Everyone has an Aunty Pat, but not Aunty Pat. She was nobody's aunt and yet everyone's. With monocle embedded firmly under left half of monobrow, her eye was to die for. She almost had, and even so the eye wasn't hers. Nor was the monocle.
A pipe clung aimlessly to her lower lip as she half waddled, half strode into the dock road inn.
A pint of the usual? Aye, son. The usual.
Sonny filled the tankard with cheap bourbon, and Aunty Pat took her seat, lit her pipe, swigged the whiskey, removed her pipe to the ashtray, wiped her copious mouth, dusted her monocle on her apron, returned the pipe after a fleeting tap, and belched.
Sonny shook his head, and tried, not for the first time, to see if the thighs, like hard fat of sirloin, would give away Aunty Pat's modesty.
Not today, Sonny, not today.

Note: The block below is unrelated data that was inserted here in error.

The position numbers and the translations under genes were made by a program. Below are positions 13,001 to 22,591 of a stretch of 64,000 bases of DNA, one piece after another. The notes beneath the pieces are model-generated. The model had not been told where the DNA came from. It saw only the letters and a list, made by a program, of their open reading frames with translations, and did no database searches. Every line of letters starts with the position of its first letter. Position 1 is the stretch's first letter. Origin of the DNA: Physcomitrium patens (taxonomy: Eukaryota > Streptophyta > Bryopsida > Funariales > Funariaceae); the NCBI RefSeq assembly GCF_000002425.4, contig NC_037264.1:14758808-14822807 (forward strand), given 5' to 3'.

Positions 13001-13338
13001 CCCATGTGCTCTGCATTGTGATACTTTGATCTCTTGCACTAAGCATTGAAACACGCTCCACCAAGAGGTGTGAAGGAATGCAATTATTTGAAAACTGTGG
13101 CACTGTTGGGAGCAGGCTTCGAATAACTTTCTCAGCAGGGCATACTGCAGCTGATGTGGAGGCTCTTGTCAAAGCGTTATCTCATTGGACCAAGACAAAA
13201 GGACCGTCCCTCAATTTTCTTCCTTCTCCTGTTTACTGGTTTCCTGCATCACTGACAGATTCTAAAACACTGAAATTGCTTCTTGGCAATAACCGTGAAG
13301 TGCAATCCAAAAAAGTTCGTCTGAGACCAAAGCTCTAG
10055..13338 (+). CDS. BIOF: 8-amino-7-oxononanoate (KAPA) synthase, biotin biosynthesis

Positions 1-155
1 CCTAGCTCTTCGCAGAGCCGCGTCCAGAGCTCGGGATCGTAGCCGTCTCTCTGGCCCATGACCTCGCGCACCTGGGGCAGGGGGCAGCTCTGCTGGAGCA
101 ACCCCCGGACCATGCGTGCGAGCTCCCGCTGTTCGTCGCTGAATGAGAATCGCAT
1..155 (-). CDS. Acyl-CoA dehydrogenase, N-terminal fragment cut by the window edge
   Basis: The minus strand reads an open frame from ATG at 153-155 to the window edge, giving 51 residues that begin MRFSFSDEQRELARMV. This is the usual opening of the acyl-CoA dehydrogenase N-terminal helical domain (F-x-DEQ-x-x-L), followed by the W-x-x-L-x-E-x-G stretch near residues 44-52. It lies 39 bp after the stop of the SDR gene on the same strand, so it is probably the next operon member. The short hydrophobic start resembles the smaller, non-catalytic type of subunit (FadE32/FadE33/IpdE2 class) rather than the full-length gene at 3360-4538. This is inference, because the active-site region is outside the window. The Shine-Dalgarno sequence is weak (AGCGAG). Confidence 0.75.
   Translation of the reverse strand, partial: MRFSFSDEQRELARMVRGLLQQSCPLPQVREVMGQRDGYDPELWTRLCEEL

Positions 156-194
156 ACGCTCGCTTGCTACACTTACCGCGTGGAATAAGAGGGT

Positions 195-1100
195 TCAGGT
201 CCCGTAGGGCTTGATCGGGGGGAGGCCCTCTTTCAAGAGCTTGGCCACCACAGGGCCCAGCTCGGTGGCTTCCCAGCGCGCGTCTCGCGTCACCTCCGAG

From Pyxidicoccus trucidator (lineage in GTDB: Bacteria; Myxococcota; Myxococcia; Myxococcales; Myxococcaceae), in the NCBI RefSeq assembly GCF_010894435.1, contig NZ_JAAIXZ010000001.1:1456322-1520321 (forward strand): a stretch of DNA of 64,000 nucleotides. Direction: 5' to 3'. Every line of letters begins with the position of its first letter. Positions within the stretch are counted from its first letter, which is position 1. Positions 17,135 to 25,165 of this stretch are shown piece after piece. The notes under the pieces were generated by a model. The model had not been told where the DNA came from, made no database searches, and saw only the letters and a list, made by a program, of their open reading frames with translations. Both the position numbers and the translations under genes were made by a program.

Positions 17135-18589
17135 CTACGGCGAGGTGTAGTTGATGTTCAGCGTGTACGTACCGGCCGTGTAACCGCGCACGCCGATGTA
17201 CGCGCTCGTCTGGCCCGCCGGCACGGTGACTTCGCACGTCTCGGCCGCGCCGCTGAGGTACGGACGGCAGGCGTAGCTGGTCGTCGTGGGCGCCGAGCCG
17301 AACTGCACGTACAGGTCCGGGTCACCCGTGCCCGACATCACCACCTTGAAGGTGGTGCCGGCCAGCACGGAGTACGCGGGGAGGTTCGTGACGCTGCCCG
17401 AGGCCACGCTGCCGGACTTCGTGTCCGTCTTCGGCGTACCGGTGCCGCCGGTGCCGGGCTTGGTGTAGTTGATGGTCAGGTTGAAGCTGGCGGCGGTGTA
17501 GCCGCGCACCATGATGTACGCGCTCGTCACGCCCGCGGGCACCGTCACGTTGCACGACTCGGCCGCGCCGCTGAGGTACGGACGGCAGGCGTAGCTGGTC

Aunty Pat used to run this place single-handed, most years served up before the eye. Many a tanner had flown from her thigh with a kiss and a tip for the races. Funny they never shared so much as an ounce-of-baccy's worth of winnings, but they came back when all was lost, when she had a different flight for them to take. Aunty Pat was fair, no question, but she was no-one's patsy in name or nature.
Except for Jack. She always called him Jack, for his name was unpronounceable to toothless Aunty Pat, and near-as-damn-it was her way. He was French, with a strong nose and a weak jaw that made the sailors swoon and the women snigger. Never Aunty Pat, though, who had lost too many physical attributes to risk another on a capricious Frenchman. And he had proved himself, not being seen in these parts for almost ten years, but the locals still recalled the day he last came. After all, it was in most respects a day like no other.